“As the oldest grape growing region in Australia it is rewarding to see our two major varieties, Semillon and Shiraz flying the flag for premium Australian wine on the world stage. These are unique wine styles and give due recognition to our tireless grape growers and winemakers.” - Managing Director and Chief Winemaker, Iain Riggs AM.
“What a wonderful result for the Hunter Valley wine industry with two of the best grape varieties from this region being recognised on the world stage. Brokenwood and McGuigan run adjoining properties in the Hunter. As neighbours, we share a healthy rivalry and an immense admiration for each other’s wines, plus Riggsy and I are good mates – we couldn’t be happier for each other” - McGuigan Wines Chief Winemaker, Neil McGuigan
We celebrated the release of our 2017 Graveyard Vineyard Shiraz at our annual Graveyard Launch on Saturday, with 330 members attending a long lunch in our Barrel Hall.
Brokenwood’s success also continued this week with our 2018 Hunter Valley Semillon placed in Matthew Jukes’ list of Australia’s Top 100 wines, compiled annually by the UK-based journalist, as well as winning Cellar Door of the Year at the Hunter Valley Legends & Wine Industry Awards last Thursday night.
We are excited to see what the year ahead has in store for Brokenwood Wines.
See below for an update from our Chief Winemaker and Managing Director, Iain Leslie Riggs on this years' vintage.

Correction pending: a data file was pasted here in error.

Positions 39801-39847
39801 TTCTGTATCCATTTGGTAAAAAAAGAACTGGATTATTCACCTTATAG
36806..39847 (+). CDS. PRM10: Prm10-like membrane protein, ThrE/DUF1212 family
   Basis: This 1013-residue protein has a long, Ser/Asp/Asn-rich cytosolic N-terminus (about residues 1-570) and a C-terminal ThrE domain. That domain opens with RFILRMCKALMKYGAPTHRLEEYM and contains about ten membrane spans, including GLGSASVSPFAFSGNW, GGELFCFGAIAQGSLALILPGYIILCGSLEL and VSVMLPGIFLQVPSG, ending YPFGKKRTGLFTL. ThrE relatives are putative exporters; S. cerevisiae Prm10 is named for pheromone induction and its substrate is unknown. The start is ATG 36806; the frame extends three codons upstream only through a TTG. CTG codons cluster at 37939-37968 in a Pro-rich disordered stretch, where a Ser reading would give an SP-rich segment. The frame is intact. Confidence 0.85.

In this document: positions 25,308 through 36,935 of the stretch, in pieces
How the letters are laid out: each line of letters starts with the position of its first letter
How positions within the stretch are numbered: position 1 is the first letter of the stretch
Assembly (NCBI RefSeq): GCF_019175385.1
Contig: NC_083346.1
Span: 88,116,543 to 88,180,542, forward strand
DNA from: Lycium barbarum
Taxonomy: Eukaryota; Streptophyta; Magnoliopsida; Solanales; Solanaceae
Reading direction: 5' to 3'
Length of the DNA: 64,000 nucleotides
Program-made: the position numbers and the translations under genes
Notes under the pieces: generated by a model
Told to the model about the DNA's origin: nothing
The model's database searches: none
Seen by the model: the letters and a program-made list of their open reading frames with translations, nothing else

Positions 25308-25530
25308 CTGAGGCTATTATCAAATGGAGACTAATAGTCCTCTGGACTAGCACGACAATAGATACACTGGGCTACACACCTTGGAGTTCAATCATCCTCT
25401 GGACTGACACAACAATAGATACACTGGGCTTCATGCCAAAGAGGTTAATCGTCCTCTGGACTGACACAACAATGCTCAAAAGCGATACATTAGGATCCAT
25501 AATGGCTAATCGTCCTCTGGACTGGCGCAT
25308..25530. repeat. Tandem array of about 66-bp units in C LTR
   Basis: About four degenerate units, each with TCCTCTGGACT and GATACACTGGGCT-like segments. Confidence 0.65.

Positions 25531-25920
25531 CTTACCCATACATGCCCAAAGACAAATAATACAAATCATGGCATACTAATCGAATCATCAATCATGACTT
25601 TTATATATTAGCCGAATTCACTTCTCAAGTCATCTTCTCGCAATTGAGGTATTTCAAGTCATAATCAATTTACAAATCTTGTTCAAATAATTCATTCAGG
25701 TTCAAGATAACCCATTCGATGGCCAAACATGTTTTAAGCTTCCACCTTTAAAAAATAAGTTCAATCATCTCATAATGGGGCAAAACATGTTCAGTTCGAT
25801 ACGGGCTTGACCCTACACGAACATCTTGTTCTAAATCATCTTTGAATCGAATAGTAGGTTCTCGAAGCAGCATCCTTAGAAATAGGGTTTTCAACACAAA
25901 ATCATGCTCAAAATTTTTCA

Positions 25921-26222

The big question leading into vintage was: Could the Hunter Valley score three consecutive great vintages? At the time of writing it looks like the answer is yes! With the 2017 Brokenwood Hunter Valley Shiraz line up about to be released and a couple of 2018 HV Shiraz already in bottle, the thought of a repeat of the 2005, 2006 and 2007 is very exciting indeed. And not just Shiraz - as the Semillons from the trio of years, 2005 to 2007, were outstanding.
Post vintage 2018 rain in February and March of over 200mm allowed some last minute growth ready for winter. Just as well - as the next 5 months saw a miserly 72mm of rain. Early irrigation was essential and rain in the early summer months was needed. January 2019 saw a further 47mm but also extreme heat, with 27 days over 30C and 7 of those over 40C. The western edge of some of the vineyards were slightly scorched.